This incorporates approaches of self-regulation and planning (Borkowski & Burke. In simple words. hyperactive. and shift (Barkley. 1996). the effectiveness of the action and possible other actions should be reviewed with . 1996). and eventually limited verbal fluency. These underlying components include task analysis. 1996). alternatives of action and reasons for each need to be discussed before the action is taken. look. forgetfulness. Both attention and executive function can be divided into four similar components: initiate. Many overlapping tests are not pure and cover multiple aspects. memory. inhibit. the child needs to be taught to stop. to anticipate potential outcomes before acting on any of them. problem-solving. listen. and creativity. A young preschool child with attention problems shows the uninhibited. to explore possible approaches to the problem from a set of potential strategies. Therapy Executive function changes a control process or sequence of central processing as a reasonable response to an objective change in an information-processing task (Borkowski & Burke. or executive systems are deficient (Morris. sustain. limited hindsight and foresight. the child with such deficits shows deficits earlier in the more complex executive functions than do emerging typical children. 1996).317 Therapy 1996). and to look back and learn from the entire problemsolving experience. slowed mental computation. and strategy monitoring (Eslinger. strategy control of selection and revision. and impulsive behavior pattern as the predominant feature of the disorders. such as poor sustained attention. After the action is performed. Diagnosis The approach appears to be to identify the important problem to be solved. Adolescents with prefrontal injury or with ADHD manifest a far more complex clinical picture of deficient executive functions than preschoolers with the same disorder (Barkley. limited selfcontrol. and plan before acting. This usually involves a knowledgeable behavioral therapist working with the school and the family in modifying or retraining the child’s approaches. Some children may perform poorly on a reported task of attention not because their attention system is deficient but because one or more of their perception. but shows no more difficulties with sustained attention than do typical preschool children who have not yet developed such functions. to define the subgoals involved in solving the problem. 1996). This can be done in creating situations and guiding the child through the development of responses. Children with ADHD seem to remain delayed in the attainment of emerging executive functions. poor cross-temporal organization of behavior. With each trial. Later. 1996).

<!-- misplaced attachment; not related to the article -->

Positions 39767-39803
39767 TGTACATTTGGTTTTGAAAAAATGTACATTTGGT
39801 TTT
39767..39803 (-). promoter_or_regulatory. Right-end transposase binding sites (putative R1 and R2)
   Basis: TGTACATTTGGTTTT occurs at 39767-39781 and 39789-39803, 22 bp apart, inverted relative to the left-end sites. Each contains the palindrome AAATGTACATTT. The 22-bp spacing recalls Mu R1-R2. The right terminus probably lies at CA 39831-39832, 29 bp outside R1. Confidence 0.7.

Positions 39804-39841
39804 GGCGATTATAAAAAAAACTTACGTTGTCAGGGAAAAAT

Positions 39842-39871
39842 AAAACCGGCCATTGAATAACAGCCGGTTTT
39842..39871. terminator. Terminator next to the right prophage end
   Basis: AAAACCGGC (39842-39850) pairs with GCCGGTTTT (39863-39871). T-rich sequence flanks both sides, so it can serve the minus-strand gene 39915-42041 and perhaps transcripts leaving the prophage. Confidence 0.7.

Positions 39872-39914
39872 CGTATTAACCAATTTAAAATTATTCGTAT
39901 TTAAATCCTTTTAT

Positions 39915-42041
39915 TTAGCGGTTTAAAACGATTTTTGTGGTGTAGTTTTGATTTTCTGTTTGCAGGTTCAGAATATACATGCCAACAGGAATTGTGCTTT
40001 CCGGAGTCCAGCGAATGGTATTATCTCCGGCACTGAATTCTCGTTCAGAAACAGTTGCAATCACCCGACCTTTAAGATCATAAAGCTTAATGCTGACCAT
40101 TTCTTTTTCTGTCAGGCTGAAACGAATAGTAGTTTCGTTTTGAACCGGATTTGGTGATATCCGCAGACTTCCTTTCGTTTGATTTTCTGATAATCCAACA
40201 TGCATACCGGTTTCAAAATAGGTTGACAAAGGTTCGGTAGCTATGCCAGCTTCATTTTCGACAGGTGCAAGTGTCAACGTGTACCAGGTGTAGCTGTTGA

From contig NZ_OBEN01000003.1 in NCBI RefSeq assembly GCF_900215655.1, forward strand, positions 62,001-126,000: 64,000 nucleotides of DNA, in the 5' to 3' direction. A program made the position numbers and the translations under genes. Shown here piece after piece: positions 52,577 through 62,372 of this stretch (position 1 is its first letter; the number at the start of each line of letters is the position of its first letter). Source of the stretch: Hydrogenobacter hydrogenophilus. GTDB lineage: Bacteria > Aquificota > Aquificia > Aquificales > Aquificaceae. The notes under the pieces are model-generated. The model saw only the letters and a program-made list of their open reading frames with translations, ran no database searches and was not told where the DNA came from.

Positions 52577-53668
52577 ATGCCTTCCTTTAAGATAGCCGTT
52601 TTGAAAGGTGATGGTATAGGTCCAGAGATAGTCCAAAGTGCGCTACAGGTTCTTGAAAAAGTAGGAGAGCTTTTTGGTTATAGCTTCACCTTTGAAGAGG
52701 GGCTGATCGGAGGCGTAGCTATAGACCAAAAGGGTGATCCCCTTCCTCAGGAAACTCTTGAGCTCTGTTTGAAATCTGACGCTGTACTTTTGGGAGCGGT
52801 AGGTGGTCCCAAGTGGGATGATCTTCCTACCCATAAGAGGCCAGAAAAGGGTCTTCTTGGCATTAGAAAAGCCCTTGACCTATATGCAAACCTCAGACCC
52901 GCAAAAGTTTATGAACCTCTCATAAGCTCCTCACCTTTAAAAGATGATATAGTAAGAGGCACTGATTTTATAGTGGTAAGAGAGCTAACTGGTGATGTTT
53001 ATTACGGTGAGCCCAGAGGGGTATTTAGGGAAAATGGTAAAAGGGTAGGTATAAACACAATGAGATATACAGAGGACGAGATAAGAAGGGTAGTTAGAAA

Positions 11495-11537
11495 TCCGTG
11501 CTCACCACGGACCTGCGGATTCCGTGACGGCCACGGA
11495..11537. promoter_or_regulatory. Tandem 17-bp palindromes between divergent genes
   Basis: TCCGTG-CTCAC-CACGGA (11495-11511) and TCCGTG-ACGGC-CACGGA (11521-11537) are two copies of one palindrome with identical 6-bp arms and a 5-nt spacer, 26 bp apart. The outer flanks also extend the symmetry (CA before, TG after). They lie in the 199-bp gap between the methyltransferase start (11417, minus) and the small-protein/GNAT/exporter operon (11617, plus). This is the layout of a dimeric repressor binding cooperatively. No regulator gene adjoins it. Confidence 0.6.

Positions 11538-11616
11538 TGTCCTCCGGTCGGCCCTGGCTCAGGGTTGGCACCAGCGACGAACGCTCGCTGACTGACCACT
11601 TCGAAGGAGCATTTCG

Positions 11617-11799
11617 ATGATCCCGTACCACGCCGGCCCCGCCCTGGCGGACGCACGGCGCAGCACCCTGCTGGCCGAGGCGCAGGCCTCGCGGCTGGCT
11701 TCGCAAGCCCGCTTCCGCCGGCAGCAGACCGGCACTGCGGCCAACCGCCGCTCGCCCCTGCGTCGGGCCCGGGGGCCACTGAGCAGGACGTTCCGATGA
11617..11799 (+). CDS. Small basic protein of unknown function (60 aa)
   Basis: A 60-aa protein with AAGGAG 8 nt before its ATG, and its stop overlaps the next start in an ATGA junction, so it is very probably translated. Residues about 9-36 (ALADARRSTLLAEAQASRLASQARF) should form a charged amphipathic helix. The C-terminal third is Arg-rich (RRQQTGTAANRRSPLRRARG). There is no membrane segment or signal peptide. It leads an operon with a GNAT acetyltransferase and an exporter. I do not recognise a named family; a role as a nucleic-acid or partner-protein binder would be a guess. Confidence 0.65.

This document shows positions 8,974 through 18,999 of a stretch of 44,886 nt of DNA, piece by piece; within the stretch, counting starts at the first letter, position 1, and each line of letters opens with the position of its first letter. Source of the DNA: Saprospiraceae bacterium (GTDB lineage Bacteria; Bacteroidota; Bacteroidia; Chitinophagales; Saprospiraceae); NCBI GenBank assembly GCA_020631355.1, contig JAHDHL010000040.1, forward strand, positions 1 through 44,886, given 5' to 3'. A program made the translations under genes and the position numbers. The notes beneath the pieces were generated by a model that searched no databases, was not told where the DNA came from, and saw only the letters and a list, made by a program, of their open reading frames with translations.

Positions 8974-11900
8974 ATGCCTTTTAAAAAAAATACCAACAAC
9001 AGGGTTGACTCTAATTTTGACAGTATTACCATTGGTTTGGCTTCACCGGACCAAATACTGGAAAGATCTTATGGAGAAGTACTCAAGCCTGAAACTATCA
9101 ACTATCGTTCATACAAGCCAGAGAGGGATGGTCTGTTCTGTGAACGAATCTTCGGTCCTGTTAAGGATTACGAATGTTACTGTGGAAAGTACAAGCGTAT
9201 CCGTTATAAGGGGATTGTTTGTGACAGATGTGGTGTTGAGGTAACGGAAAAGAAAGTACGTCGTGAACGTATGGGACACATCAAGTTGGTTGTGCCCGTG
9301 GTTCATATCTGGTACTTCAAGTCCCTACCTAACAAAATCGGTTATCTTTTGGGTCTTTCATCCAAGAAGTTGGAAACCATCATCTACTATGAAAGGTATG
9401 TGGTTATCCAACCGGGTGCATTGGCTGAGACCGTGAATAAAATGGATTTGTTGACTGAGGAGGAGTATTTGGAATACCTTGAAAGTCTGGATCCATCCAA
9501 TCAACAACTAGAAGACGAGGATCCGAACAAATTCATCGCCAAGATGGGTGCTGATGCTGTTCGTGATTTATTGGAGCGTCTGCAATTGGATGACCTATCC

P. C. Baltimore. In Development of the Prefrontal Cortex. Memory and Executive Function. Hayes. Baltimore. Lyon & N. 279–305. ed. G. R. Baltimore. ed. Memory and Executive Function. pp. (1983). Rakic-Goldman. a developmental perspective. F. 235–61. M. Brooks. Krasnegor. Relationships and distinctions among the concepts of attention. 307–25. Rakic-Goldman. . S. In Attention. S. In Attention. Brooks. ed. R. Lyon & N. A. N. MD: Paul H. describing. Brookes. MD: Paul H. Lyon & P. ed. N. MD: Paul H. and measuring components of executive function. In Development of the Prefrontal Cortex. (1997). Denckla. G. Huttenlocher. Krasnegor. A.. C. R. Theories. & Fox. R. J. In Development of the Prefrontal Cortex. 91–210. Baltimore. Brookes Publ. Brookes. R. A. Krasnegor. (1996). (1997). Pennington. N. memory and executive function. & Burke. Baltimore. Rakic-Goldman. (1996). Brookes Publ. Lyon & P. pp. A. Brooks. D. Jr (1996). 141–67. A. A. J. ed. A. Krasnegor. Harman. (1996). (1997). Morris. Krasnegor. Linkages between attention and executive functions. ed. B. A. Benes. In Attention. pp. Memory and Executive Function. A. MD: Paul H. Rakic-Goldman. R. pp. Developmental anatomy of prefrontal cortex. In Development of the Prefrontal Cortex. 69–84. Kerfesz. Language and the prefrontal cortex. E. experience and expression during infancy. Frontal and attentional mechanisms regulating distress. MD: Paul H. A.318 Executive functioning the child. S. Brooks. R. A. MD: Paul H. Lyon & N. and measurements of executive Functioning. C. G. Baltimore.. S. R. G. B. Brooks. MD: Paul H. Memory and Executive Function. G. & Ruckstuhl. J. New York: Academic Press. (1997). Lyon & N. G. a summary. Baltimore. E. & Dabholkar. Relational frame theory and executive function. This approach can be begun by limiting the choices of responses until the child can handle more. N. G. R. R. R. (1997). pp. Lyon & N. A. (1996). A theory and model of executive function: a neuropsychological perspective. pp. pp. MD: Paul H. REFERENCES Barkley. Eslinger. ed. R. ed. Baltimore. Brookes. Leonard. Baltimore. G. 211–40. pp. ed. Memory and Executive Function. M. N. Lyon & N. 263–78. 1–16. Gifford. R. ed. Krasnegor. Krasnegor. Krasnegor. L. Memory and Executive Function. pp. Borkowski. pp. G. G. S. M. Baltimore. Brookes. P. A. Cortico-limbic circuitry and the development of psychopathology during childhood and adolescence. 265–82. S. Krasnegor. Such approaches should be widened in the types and circumstances in which the strategies are utilized. In Attention. F. Rakic-Goldman. Dimensions of executive functions in normals and abnormal development. MD: Paul H. 67–395. In Attention. Lyon & P. ed. S. V. (1996). MD: Paul H. In Attention. Lyon & P. N. Conceptualizing. A. G. Baltimore. pp. models. ultimately building towards not offering choices but allowing the child to develop the response. G. Lyon & P. E. MD: Paul H. A. Localization in Neuropsychology. Krasnegor. Krasnegor. In Development of the Prefrontal Cortex. R.